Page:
In 2019, we launched Gulf of Maine Sashimi — a mission-driven, wholly-owned subsidiary of the Gulf of Maine Research Institute — to help secure locally sourced, premium quality seafood for New England. Now rebranded and renamed True Fin, the business creates a market solution to the persistent problems of low prices and diminished landings for locally harvested Gulf of Maine fish. By training harvesters in specialized handling practices, True Fin has created a premium market for the highest quality sustainable fish and rewards its fishing partners with the best prices for the fish they catch.
Before the pandemic, more than 70% of seafood in the United States was consumed outside of the home — mostly in restaurants and the food service industry. That statistic was fundamental to True Fin’s business plan, which focused on creating the most demand possible for locally harvested fish and selling whole fish to high-end restaurants throughout New England when it first launched.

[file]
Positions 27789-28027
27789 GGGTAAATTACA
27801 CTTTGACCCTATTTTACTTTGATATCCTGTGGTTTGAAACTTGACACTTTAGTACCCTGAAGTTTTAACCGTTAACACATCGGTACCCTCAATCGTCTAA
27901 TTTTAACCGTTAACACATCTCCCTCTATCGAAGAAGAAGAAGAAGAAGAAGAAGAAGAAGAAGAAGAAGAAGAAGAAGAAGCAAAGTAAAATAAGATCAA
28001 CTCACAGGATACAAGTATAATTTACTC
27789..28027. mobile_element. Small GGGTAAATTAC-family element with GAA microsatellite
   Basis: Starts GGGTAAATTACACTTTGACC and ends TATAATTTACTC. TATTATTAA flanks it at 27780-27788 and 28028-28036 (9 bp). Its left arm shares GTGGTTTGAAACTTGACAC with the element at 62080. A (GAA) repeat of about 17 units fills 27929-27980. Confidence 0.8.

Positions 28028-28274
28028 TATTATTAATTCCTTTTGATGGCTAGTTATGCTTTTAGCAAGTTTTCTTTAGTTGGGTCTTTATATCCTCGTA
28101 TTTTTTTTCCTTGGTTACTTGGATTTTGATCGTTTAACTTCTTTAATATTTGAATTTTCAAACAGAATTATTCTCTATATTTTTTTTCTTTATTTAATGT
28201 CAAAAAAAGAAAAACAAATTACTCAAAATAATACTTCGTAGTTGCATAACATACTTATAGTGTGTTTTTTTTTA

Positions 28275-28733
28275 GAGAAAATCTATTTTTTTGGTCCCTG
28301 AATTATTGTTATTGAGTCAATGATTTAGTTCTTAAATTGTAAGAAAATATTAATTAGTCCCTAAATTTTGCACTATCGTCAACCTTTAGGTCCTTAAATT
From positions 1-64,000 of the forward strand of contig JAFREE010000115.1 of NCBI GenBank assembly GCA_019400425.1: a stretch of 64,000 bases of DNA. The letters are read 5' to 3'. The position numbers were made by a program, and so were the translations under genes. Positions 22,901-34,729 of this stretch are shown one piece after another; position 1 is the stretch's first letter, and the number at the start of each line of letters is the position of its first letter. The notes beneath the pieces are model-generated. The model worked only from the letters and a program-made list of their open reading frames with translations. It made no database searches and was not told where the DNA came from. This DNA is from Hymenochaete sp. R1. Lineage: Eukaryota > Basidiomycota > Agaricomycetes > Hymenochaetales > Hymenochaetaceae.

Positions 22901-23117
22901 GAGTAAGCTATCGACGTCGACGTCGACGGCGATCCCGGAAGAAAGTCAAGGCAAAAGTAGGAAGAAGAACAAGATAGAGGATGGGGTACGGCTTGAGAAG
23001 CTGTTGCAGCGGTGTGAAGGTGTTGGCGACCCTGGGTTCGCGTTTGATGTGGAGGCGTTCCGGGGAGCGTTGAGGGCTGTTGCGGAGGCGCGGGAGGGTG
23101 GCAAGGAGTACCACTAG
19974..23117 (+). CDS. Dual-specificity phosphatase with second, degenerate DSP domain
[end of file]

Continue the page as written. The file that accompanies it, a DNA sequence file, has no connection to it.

“We recognized an opportunity to create more value from the seafood fishermen in our region harvest by launching True Fin. The business ultimately adds value to our local fisheries by showcasing that we can produce the best quality seafood in New England, and that there's a market for it nationally.”Blaine Grimes Chief Ventures Officer
A Working Partnership
Joe Letourneau, a fisherman based in Newburyport, Massachusetts, began working with True Fin CEO Jen Levin a few years ago when True Fin was just a concept. Since then, they’ve worked closely to make the business what it is today, and last year, Letourneau sold all of his groundfish catches exclusively to True Fin — at prices that reflect the true value of the high quality fish he provides.
“I've always thought that our fish were never getting paid their true worth. The buyers just weren't there, but with Jen getting it directly to the highest-end restaurants around the country, it's just good business."Joe Letourneau FishermanJoe Letourneau Fisherman